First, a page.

The professor at the University of Mississippi who tweeted “MAGA teens are modern day Hitlerjugend” has landed a leadership spot on the chancellor’s “Academic Freedom & Faculty Responsibility” committee.
According to an article in Campus Reform, the associate professor of sociology, James Thomas, tweeted that he had been elected chair of the committee in September. The role of the committee, naturally, is to handle issues related to faculty employment.
Ironically enough, Thomas has made headlines for tweeting some pretty irresponsible things in the past. For example, last October, Thomas declared that “MAGA teens are modern day Hitlerjugend. Got a uniform and everything” — and, to remove any misconception that he might be joking, he tweeted: “When I said MAGA teens are modern day Hitlerjugend, I meant it. What we’re watching at this rally is the aesthetics of fascism.”
That same month, Thomas also encouraged people to harass U.S. senators, tweeting: “Don’t just interrupt a Senator’s meal, y’all. Put your whole damn fingers in their salads. Take their [appetizers] and distribute them to the other diners. Bring boxes and take their food home with you on the way out. They don’t deserve your civility.”
First of all, let me just say that I am all for free speech. In fact, I’m an absolutist: I am so grateful that we live in a country where we have those rights, where Thomas can actually tweet things like that and not face any legal repercussions. Sure, I may think that his comments were stupid, uninformed, offensive, and incorrect — but I would still defend his right to say them.
That being said, though, they were still stupid, uninformed, offensive, and incorrect. Comparing Trump’s supporters to Hitler’s is offensive — not only to those supporters, but also to anyone who has ever been impacted by Hitler’s cruelty. Say what you will about Trump, but none of his transgressions exactly hold a candle to those of someone who literally exterminated millions of Jews.
What’s more, Thomas’s extreme views on this subject do raise the question of whether he would actually even be able to do a job on the “Academic Freedom & Faculty Responsibility” committee fairly. This committee, after all, is tasked with conducting “hearings, when such are required in cases involving the dismissal or termination of tenured faculty, the non-renewal of a contract for a non-tenured faculty member when there is a substantial claim that such action violates academic freedom or equal employment rights, or the dismissal of a non-tenured faculty member prior to the expiration of a term appointment.”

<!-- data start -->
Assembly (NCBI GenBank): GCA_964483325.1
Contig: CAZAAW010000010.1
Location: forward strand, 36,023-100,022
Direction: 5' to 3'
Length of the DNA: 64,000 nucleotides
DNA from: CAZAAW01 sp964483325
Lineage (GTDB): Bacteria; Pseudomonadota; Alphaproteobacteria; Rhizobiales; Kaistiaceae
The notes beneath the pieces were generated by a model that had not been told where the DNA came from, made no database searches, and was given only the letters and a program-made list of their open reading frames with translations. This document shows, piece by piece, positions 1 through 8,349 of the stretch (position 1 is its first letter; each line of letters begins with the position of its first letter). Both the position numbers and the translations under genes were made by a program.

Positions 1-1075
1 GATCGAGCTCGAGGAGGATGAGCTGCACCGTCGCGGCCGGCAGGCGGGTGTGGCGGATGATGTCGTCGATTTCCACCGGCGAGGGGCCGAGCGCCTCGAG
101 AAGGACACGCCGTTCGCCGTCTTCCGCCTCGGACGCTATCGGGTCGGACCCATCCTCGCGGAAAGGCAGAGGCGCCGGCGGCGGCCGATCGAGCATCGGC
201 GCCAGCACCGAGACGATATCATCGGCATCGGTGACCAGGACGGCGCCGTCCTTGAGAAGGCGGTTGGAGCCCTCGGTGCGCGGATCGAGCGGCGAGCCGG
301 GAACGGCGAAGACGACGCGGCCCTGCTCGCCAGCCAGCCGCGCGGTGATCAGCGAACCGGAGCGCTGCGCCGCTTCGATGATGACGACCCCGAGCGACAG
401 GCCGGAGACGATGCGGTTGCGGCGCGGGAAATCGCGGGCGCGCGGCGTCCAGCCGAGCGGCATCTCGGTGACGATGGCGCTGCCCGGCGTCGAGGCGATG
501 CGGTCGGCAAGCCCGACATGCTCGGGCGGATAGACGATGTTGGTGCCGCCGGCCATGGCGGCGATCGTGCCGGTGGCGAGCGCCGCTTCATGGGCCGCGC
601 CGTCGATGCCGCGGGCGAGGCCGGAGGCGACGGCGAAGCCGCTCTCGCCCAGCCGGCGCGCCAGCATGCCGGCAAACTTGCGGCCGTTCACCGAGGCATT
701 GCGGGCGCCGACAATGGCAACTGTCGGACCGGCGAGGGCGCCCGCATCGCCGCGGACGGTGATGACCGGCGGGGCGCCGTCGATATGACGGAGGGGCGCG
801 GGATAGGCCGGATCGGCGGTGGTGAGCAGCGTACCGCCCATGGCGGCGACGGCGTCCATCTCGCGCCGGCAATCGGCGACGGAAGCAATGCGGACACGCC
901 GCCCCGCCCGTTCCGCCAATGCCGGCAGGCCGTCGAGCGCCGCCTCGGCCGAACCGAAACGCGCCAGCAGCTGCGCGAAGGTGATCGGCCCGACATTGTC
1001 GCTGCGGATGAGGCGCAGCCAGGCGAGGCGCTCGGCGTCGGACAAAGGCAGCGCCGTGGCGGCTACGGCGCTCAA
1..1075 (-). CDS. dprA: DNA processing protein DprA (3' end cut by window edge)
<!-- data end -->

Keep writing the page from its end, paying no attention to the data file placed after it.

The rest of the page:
In other words? Thomas is going to be the chairman of the body deciding who does and does not get to work at the University of Mississippi. Given the fact that he has repeatedly said that he equates Trump support to Nazism, any Republican faculty member would be right to have concerns about whether he or she could ever hope to get a fair hearing with Thomas at the helm. The threat of job loss due to this might even prompt some conservative employees (assuming, of course, that there even are any) to stay silent about their views — which would be a pretty ironic outcome to result from an appointment to a committee that’s also supposed to be tasked with protecting “academic freedom.”
Again: Thomas had every right to say what he said, but that doesn’t mean that his words shouldn’t be taken into account when considering him for an appointment. Maybe it’s just me, but I do kind of feel like the ideal candidate to head a committee that’s in charge of all faculty members’ employment wouldn’t be someone who has openly professed hatred for people of a certain political party — and that the ideal candidate for the head of a committee that’s supposed to protect academic freedom wouldn’t be someone whose very presence there may threaten it.